Two small earthquakes shake the Valley

Two short, small earthquakes rattled the Valley last week.

Just before 11:30 a.m. on Thursday, Feb. 9, residents across the Valley felt a small, brief rumbling. According to the Pacific Northwest Seismograph Network (PNSN), that rumbling was a micro earthquake with a magnitude of 2.9. The quake was centered about two miles southwest of North Bend.

Then, at 3:48 a.m. on Saturday, Feb. 11, another 2.9-magnitude quake briefly rattled the Valley. That quake was centered about two miles south/southwest of North Bend.

According to Ruth Ludwin, research scientist with PNSN, earthquakes of this size near North Bend and Snoqualmie occur every few years or so. There was a 3.1-magnitude quake near North Bend on July 22, 2002, and a 3.5-magnitude quake occurred near Carnation on June 19, 2003. The 6.8-magnitude Nisqually quake on Feb. 28, 2001, with its epicenter near Olympia, was also felt across the Valley.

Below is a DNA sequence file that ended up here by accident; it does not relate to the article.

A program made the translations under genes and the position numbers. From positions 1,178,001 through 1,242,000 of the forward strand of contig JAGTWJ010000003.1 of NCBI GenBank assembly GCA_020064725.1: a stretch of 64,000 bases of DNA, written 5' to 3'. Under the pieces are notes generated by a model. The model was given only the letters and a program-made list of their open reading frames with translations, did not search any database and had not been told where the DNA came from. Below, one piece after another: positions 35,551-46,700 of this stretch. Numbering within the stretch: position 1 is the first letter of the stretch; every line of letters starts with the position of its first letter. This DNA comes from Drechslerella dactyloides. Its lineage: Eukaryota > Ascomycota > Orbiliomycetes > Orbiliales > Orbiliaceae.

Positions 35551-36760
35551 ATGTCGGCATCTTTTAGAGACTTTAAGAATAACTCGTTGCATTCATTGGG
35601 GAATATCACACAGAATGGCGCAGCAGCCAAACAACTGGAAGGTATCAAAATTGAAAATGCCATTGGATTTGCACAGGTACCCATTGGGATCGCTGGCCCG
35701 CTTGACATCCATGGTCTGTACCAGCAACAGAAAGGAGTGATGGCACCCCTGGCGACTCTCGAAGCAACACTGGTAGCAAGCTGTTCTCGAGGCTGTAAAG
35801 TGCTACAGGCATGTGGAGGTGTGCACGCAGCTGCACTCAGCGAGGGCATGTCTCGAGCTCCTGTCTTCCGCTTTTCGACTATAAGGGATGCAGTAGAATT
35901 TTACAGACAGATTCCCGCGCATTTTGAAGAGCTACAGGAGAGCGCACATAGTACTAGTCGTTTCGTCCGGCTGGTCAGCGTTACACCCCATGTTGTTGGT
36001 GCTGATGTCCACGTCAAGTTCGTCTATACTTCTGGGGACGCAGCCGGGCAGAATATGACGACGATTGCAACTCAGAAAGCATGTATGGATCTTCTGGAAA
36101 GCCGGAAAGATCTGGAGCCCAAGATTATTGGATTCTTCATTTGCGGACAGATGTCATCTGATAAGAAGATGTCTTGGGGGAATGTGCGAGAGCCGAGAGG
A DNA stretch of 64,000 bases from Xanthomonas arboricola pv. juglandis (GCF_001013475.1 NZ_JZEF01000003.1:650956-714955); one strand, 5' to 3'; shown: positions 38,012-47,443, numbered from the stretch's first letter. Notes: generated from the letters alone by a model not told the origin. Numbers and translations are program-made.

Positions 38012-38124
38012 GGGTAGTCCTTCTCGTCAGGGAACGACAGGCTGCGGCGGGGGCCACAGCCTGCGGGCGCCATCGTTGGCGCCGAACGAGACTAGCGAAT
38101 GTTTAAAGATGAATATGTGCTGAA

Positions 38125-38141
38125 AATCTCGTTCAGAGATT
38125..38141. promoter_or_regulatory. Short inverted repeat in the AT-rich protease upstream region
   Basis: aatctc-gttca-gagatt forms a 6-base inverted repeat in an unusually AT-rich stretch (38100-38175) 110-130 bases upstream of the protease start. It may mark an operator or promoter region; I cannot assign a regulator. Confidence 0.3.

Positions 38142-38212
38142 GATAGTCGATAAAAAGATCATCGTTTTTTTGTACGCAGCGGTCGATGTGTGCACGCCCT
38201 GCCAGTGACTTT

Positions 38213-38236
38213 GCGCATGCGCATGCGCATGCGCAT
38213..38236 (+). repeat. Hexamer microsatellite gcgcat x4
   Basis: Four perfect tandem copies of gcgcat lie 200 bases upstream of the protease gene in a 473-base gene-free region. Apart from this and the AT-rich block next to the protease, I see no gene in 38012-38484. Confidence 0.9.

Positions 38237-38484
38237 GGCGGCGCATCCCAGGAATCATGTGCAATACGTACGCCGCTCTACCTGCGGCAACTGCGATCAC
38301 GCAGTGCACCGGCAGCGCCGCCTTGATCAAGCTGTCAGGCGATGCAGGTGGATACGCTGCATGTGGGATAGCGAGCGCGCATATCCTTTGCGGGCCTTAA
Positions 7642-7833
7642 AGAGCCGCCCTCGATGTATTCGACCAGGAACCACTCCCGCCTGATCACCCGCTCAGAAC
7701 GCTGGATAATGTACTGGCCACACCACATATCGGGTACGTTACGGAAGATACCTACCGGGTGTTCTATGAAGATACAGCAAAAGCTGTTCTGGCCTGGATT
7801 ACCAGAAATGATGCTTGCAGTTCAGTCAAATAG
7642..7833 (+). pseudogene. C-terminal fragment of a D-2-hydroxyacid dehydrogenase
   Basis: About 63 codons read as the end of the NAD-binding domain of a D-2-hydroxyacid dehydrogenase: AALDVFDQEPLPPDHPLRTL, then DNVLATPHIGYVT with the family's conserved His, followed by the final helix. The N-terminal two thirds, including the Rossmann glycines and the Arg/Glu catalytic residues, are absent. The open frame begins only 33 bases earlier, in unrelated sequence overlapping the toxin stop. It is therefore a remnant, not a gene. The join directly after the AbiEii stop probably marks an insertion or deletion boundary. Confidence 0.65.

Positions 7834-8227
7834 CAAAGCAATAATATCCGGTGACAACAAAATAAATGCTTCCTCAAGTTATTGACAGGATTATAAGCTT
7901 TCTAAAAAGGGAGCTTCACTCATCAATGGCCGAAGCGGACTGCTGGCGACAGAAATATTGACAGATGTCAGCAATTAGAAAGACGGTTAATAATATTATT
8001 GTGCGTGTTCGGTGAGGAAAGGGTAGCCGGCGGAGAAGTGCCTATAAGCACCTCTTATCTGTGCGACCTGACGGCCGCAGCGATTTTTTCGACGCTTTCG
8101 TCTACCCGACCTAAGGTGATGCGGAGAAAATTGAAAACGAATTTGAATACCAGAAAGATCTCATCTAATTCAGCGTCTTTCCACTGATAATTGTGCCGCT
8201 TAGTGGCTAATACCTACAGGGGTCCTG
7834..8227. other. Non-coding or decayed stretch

Ludwin said it is "quite unusual" to have two "felt" earthquakes in a week near North Bend, but added that research scientists don't know what that means in terms of the likelihood of a larger quake in the near future.

Ludwin said the largest quake in recent years near the area was the 5.3-magnitude Duvall earthquake on May 2, 1996. This quake was followed by hundreds of aftershocks and did some minor damage, she said.

For California, with a longer historic record and more frequent earthquakes, scientists have noticed that a moderately sized earthquake may be followed by a larger earthquake, she said. But larger earthquakes do not follow every moderately sized earthquake in California, and the Pacific Northwest may not have that pattern at all.

"A 2.9 is really very small, and we consider it 'background' seismicity - though it is a good reminder that large earthquakes do occur around here from time to time," she said.

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